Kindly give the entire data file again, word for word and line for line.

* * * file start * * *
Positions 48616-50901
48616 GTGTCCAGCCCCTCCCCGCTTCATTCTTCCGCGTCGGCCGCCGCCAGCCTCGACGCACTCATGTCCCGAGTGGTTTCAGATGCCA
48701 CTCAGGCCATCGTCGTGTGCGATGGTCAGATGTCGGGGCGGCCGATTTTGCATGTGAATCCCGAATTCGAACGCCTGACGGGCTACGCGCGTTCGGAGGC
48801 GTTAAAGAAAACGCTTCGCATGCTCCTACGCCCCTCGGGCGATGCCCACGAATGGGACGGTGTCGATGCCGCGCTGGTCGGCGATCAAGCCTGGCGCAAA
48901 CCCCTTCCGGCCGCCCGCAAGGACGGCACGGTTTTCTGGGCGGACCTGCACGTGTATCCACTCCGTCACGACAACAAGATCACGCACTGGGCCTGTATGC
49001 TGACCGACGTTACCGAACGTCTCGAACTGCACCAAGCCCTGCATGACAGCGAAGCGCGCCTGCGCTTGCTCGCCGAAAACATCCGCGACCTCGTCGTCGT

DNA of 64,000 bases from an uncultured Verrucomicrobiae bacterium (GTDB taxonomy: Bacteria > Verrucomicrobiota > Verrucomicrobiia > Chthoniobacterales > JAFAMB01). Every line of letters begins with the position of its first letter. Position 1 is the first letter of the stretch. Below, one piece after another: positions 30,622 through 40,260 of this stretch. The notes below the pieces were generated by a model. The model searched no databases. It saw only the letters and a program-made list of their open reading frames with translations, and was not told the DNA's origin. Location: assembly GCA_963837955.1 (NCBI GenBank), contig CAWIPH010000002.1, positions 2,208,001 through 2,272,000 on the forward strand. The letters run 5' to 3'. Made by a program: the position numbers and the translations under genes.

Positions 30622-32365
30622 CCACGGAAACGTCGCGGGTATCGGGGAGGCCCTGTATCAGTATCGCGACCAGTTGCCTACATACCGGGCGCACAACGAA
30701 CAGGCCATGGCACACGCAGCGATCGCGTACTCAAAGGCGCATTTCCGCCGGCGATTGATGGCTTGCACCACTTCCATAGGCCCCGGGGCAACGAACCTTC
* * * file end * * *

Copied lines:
Positions 48616-50901
48616 GTGTCCAGCCCCTCCCCGCTTCATTCTTCCGCGTCGGCCGCCGCCAGCCTCGACGCACTCATGTCCCGAGTGGTTTCAGATGCCA
48701 CTCAGGCCATCGTCGTGTGCGATGGTCAGATGTCGGGGCGGCCGATTTTGCATGTGAATCCCGAATTCGAACGCCTGACGGGCTACGCGCGTTCGGAGGC
48801 GTTAAAGAAAACGCTTCGCATGCTCCTACGCCCCTCGGGCGATGCCCACGAATGGGACGGTGTCGATGCCGCGCTGGTCGGCGATCAAGCCTGGCGCAAA
48901 CCCCTTCCGGCCGCCCGCAAGGACGGCACGGTTTTCTGGGCGGACCTGCACGTGTATCCACTCCGTCACGACAACAAGATCACGCACTGGGCCTGTATGC
49001 TGACCGACGTTACCGAACGTCTCGAACTGCACCAAGCCCTGCATGACAGCGAAGCGCGCCTGCGCTTGCTCGCCGAAAACATCCGCGACCTCGTCGTCGT

DNA of 64,000 bases from an uncultured Verrucomicrobiae bacterium (GTDB taxonomy: Bacteria > Verrucomicrobiota > Verrucomicrobiia > Chthoniobacterales > JAFAMB01). Every line of letters begins with the position of its first letter. Position 1 is the first letter of the stretch. Below, one piece after another: positions 30,622 through 40,260 of this stretch. The notes below the pieces were generated by a model. The model searched no databases. It saw only the letters and a program-made list of their open reading frames with translations, and was not told the DNA's origin. Location: assembly GCA_963837955.1 (NCBI GenBank), contig CAWIPH010000002.1, positions 2,208,001 through 2,272,000 on the forward strand. The letters run 5' to 3'. Made by a program: the position numbers and the translations under genes.

Positions 30622-32365
30622 CCACGGAAACGTCGCGGGTATCGGGGAGGCCCTGTATCAGTATCGCGACCAGTTGCCTACATACCGGGCGCACAACGAA
30701 CAGGCCATGGCACACGCAGCGATCGCGTACTCAAAGGCGCATTTCCGCCGGCGATTGATGGCTTGCACCACTTCCATAGGCCCCGGGGCAACGAACCTTC